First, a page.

Erik Buell Racing Resumes Production in East Troy

03/01/2016 @ 11:52 am, by Jensen Beeler69 COMMENTS

2014-EBR-1190RX

Erik Buell Racing resumed production today, with the first motorcycles from the East Troy, Wisconsin factory set to roll off the assembly line on March 17th.

Owner Liquid Asset Partners is touting that the new company – EBR Motorcycles, LLC – has a new multi-year plan, as well as financial stability, and it will begin courting dealerships to carry its line of American sport bikes.

For now though, production in East Troy is limited to the EBR 1190RX and EBR 1190SX models, picking up where Erik Buell Racing left off in the receivership process, presumably finishing the models that were left in mid-production when EBR closed its doors.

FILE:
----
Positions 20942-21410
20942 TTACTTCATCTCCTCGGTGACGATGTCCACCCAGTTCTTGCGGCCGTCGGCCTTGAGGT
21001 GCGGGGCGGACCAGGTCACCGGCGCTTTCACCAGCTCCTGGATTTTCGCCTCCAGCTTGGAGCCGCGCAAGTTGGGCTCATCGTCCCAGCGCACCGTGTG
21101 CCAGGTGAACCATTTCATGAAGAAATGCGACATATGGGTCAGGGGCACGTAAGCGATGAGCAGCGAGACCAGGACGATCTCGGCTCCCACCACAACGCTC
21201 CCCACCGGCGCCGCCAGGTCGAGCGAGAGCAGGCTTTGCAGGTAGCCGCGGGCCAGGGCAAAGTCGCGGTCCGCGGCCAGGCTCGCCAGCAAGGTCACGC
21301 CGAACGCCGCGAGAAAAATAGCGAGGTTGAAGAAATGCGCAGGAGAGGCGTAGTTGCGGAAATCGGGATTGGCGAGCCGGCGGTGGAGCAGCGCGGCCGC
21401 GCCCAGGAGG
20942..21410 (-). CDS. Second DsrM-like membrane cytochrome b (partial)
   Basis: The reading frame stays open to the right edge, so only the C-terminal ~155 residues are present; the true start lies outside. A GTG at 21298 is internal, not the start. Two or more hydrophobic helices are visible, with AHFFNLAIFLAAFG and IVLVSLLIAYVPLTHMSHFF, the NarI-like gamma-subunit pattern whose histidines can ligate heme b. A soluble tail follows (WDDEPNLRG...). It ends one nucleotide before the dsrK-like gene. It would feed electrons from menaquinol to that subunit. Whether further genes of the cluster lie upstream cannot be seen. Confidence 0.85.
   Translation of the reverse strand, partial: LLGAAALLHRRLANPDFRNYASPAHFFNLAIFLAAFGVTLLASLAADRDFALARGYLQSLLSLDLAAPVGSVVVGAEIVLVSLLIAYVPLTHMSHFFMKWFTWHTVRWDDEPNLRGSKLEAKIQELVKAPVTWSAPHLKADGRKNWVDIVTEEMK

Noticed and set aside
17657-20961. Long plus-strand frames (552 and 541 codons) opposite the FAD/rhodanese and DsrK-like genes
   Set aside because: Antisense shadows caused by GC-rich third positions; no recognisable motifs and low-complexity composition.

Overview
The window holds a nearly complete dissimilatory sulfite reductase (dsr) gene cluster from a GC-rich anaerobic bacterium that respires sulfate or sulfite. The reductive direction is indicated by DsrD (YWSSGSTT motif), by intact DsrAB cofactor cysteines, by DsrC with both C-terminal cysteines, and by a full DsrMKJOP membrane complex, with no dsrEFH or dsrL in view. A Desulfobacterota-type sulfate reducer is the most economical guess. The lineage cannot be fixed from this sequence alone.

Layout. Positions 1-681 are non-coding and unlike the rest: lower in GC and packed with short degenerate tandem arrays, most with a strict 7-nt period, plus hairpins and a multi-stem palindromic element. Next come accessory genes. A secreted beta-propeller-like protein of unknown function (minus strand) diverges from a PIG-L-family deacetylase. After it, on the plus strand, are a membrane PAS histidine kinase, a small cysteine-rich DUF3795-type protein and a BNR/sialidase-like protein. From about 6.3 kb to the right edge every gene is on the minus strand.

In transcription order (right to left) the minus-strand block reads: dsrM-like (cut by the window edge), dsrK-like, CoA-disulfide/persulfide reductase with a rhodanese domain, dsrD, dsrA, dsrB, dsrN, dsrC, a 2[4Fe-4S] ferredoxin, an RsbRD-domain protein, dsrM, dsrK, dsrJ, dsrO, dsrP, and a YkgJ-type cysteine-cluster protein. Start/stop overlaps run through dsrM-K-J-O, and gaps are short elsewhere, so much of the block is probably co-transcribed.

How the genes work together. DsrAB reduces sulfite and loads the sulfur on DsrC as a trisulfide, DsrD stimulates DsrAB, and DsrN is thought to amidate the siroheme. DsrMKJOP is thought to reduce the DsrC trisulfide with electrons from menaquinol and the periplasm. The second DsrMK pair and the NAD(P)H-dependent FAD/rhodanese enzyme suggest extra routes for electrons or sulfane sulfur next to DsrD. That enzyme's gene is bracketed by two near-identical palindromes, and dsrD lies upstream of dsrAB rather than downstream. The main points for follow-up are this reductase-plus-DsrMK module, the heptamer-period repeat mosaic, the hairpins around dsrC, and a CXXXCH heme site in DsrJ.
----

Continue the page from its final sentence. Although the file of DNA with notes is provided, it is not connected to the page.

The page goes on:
The announcement seems more symbolic than anything, as it is not clear where these newly produced EBR motorcycles will actually be going once they roll-off the assembly line. This is because EBR’s dealership network is virtually non-existent at this point in time and past EBR dealers are still trying to clear motorcycles from their showroom floors.

Yamaha MWT-9 Headed to Production?

02/22/2016 @ 3:00 pm, by Jensen Beeler12 COMMENTS

Yamaha-MWT-9-concept

For most motorcyclists, the Yamaha MWT-9 isn’t exactly their cup of tea, as the three-wheeler has too many wheels, and it looks like it wandered off the set of next Predators movie. For a select few though, the Yamaha MWT-9 looks like a good time with the wind in your face.

Leaning multi-wheel vehicles have been heating up from the OEMs, especially from the Japanese manufacturers. The whole point behind them is to tap into a demographic that isn’t looking for something that resembles your typical motorcycle fare.